Family Research Council on the Okwedy v. Molinari Case:

This item also criticizes Judge Sotomayor for the panel decision that I note above. It at least acknowledges in the second paragraph that the panel held for Okwedy on one issue, but nonetheless concludes:

The case raises troubling issues. After all, the church was posting a purely religious message with no statements regarding public policy. The opinion suggests that Sotomayor may view the First Amendment through the lenses of political correctness. Would a billboard proclaiming "gay pride month," which is offensive to many Christians, have been similarly treated? Sotomayor should be asked.

Setting aside Okwedy's claim that the Molinari letter was an implied threat of government retaliation against the billboard company, which would have violated the Free Speech Clause — that's the issue on which Sotomayor and the other judges held Okwedy should prevail, if he could prove the factual underpinnings — there's little troubling in the panel decision. Government officials are entitled to criticize people who oppose homosexuality (or support polygamy or advocate pacifism or urge socialism), whether the people who are criticized are making religious arguments or secular arguments. And that's true even if the arguments simply quote the Bible; on matters such as these (I set aside purely theological questions such as the nature of the Trinity), moral beliefs have secular implications.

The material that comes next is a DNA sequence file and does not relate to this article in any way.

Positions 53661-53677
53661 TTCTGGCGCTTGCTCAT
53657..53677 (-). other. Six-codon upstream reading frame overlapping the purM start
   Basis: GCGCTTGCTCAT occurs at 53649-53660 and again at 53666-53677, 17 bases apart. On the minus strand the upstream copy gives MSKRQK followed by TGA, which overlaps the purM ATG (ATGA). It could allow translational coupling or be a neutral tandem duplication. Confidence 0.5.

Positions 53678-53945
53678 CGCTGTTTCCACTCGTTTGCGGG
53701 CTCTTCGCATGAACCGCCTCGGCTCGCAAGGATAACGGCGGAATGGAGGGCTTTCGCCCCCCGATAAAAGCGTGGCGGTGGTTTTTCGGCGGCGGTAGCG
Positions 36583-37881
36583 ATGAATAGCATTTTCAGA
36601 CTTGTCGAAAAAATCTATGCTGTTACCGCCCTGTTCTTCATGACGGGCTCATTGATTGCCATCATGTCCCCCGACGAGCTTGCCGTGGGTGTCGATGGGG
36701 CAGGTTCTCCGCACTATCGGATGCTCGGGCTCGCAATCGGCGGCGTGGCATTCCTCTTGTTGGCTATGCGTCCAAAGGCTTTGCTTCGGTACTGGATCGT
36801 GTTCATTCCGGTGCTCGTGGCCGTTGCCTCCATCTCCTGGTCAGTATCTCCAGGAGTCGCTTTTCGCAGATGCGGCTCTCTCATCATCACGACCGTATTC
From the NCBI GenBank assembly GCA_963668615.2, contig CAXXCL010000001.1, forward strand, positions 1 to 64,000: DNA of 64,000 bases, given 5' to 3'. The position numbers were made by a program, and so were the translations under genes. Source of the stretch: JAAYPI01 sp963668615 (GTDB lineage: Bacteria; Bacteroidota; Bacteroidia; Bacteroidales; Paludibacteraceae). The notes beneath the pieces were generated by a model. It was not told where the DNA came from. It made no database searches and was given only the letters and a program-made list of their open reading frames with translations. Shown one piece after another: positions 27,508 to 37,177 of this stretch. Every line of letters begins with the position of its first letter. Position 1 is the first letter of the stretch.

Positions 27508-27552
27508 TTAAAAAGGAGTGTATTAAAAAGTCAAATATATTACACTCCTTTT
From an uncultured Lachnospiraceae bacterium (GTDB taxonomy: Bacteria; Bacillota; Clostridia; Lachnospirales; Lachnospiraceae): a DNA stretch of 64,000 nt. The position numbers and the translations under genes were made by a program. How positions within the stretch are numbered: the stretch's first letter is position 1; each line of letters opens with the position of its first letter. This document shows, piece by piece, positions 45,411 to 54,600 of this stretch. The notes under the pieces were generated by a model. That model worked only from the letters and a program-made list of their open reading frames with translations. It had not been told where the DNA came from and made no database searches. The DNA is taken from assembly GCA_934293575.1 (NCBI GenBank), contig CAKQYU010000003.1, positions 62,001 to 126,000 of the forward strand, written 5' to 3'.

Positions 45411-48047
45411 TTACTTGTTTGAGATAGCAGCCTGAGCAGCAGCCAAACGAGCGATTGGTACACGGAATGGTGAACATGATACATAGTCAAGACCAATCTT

Religious speakers, like other speakers, have a right to be free from coercive suppression of their speech. But they have no right to be free from criticism of their speech (perhaps setting aside the purely theological issues I noted above, as to which the government is supposed to have no opinion). To the extent Molinari's actions might have constituted coercive suppression, the panel rightly let Okwedy try to prove that for his Free Speech Clause claim. But setting that aside, the criticism of hostility towards homosexuality (whether secular or religious) is not a constitutional violation.

Related Posts (on one page):

  1. "Sotomayor Supported Censoring Biblical Verse on Homosexuality from New York City Billboard":
  2. Family Research Council on the Okwedy v. Molinari Case: